Additional arguments are offered in support of defendant's contention that there was no contract. In the first place, defendant insisted in the trial court, and still asserts *615 here albeit parenthetically, that, in "reelecting" plaintiff at the meeting on March 10 and in causing to be delivered to her on April 5 the form contract with the accompanying notice copied marginally in note 1, the board did not extend an offer to plaintiff to teach during the 1961-62 school term. "An offer is an act on the part of one person whereby he gives to another the legal power of creating the obligation called contract." 1 Corbin on Contracts § 11, 1.c. 24, note 18. Section 163.090 [now § 168.111 (5); L.1963 P. 283 § 9-11(5)] provided in part that "[a]ny teacher who is informed of reelection by written notice or tender of a contract shall within fifteen days thereafter present to the employing board a written acceptance or rejection of the employment tendered and failure of a teacher to present the acceptance within such time constitutes a rejection of the board's offer." It is crystal clear that the board did extend an offer to plaintiff.

The next line of defense is that, if the board extended an offer, no contract was created because "such offer was withdrawn prior to its acceptance" by plaintiff. Preliminary to their argument on this subpoint, defendant's counsel remind us that "`[t]o constitute a contract there must be an acceptance of the offer; until the offer is accepted both parties have not assented, or, in the figurative language frequently used by the courts, their minds have not met'" [Hunt v. Jeffries, 236 Mo.App. 476, 156 S.W.2d 23, 27(2); 17 Am.Jur.2d Contracts § 41, p. 378], and that "`[t]o constitute acceptance of such an offer, there must be an expression of the intention, by word, sign, writing or act, communicated or delivered to the person making the offer or his agent. A mere private act of the person to whom the offer is made does not constitute acceptance.'" (Emphasis not ours) Hunt, supra, 236 Mo.App. at 484, 156 S.W.2d at 27(3). See 17 Am.Jur.2d Contracts § 44, p. 382. Defendant's two-pronged argument then runs along the line (a) that, since the board's rules and regulations included a provision that "communications between the board and teachers * * * should be through the superintendent," delivery of plaintiff's signed contract to Mr. Chinn, vice-president of the board, and by him to the board's secretary, was "not sufficient," and (b) that, since the sealed envelope containing plaintiff's signed contract was neither handed by the secretary to the superintendent nor opened by anyone prior to the board's approval of the superintendent's recommendation that "plaintiff be notified that her services [would be] terminated at the end of 1960-61 school year," defendant's offer thus had been withdrawn prior to its acceptance.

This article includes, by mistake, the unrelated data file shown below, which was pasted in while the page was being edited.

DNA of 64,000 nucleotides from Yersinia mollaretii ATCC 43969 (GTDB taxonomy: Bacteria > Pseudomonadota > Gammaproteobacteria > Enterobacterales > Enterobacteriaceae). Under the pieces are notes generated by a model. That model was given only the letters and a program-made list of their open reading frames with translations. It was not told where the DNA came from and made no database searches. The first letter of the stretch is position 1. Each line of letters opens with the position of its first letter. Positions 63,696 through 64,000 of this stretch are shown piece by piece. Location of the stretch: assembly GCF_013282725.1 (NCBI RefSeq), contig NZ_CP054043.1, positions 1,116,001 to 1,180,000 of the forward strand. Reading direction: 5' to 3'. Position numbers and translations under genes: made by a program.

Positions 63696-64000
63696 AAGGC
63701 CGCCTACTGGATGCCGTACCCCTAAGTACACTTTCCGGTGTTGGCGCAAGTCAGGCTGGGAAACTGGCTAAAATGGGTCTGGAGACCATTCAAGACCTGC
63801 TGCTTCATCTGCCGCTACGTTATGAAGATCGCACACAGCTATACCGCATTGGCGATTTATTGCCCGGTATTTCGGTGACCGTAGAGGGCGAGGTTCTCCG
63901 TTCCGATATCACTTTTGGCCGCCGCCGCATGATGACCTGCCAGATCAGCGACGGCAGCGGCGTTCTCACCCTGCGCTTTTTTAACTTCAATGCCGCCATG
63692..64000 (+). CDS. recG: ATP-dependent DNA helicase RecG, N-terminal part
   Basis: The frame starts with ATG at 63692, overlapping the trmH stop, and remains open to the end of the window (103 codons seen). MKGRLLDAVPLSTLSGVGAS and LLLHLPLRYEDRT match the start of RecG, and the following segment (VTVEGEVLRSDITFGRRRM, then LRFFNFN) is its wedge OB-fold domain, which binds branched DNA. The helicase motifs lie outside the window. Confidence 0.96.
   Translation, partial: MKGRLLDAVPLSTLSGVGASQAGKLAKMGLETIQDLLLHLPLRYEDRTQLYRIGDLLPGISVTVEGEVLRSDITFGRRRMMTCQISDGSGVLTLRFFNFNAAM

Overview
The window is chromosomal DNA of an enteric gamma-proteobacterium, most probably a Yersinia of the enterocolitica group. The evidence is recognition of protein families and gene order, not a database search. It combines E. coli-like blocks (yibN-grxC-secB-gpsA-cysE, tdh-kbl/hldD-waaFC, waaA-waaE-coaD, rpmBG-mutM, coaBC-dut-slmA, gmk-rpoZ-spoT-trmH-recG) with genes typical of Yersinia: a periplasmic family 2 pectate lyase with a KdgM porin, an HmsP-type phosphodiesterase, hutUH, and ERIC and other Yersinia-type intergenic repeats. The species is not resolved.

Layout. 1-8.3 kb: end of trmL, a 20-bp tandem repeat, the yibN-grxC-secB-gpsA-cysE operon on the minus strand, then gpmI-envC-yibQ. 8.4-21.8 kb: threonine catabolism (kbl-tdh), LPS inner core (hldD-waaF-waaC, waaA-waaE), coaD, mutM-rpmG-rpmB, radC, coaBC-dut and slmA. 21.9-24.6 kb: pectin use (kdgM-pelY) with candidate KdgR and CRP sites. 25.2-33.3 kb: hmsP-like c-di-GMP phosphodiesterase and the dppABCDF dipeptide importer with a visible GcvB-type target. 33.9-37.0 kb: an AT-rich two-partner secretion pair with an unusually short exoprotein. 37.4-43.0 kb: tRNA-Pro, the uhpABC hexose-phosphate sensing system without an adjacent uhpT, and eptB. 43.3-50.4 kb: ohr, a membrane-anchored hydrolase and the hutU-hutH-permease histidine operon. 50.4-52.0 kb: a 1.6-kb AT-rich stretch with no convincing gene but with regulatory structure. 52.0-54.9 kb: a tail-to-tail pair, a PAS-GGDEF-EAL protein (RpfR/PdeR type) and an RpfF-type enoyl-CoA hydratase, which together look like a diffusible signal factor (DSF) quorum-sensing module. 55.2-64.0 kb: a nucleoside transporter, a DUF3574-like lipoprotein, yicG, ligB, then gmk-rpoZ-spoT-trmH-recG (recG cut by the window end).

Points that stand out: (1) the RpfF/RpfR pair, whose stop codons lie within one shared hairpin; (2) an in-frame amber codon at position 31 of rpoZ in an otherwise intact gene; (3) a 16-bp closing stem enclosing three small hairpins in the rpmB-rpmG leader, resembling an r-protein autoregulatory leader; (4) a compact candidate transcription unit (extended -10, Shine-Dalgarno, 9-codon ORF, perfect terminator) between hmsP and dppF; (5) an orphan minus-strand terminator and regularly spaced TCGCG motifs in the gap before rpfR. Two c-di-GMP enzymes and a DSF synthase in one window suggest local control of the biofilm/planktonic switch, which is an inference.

Of prong (a). On its face, the quoted portion of the board's rules that "communications between the board and teachers * * * should be through the superintendent" was not framed in the language of a prohibitory command entailing invalidating consequences for the disregard thereof, but was a directory provision not relating to the essence of the thing to be done and not resulting in prejudice to the substantial rights of interested persons for the neglect thereof. 12A Words and Phrases, "Directory," p. 162; Black's Law Dictionary (4th Ed.), "Directory," p. 547. See State ex rel. Ellis v. Brown, 326 Mo. 627, 633, 33 S.W.2d 104, 107(2-6); State ex Inf. Taylor ex rel. Borgelt v. Pretended Consolidated School Dist. No. 3 of St. Charles County, 362 Mo. 249, 255-256, 240 S.W.2d 946, 950(5); Sandrowski v. Sandrowski, 230 Mo.App. 1056, 1059, 93 S.W.2d 81, 83. As was well stated in School Dist. of Harrisburg v. Eureka Casualty Co., 313 Pa. 342, 169 A. 771, 772, where notice of surety's cancellation of depository bond for the school district's funds was addressed and mailed to the wrong official but "continued in its course" until it reached the secretary of the school board, "The respective identities of the official giver and official receiver of the notice are material; the identities of the respective intermediate transmitters are immaterial, for ordinarily transmission refers only to the `mechanics' of a communication." The general rule is *616 that "where the acceptance of an offer reaches the person who made the offer, it is immaterial by what mode the acceptance was sent." 17 Am.Jur.2d Contracts § 43, 1.c. 381. See 1 Williston on Contracts (3rd Ed.) § 87, p. 279; 1 Restatement of Contracts § 68, p. 72. Certainly the efficacy of instant plaintiff's return of her signed contract to the board was in no wise affected by reason of the fact that it did not pass through the hands of the superintendent before reaching the board.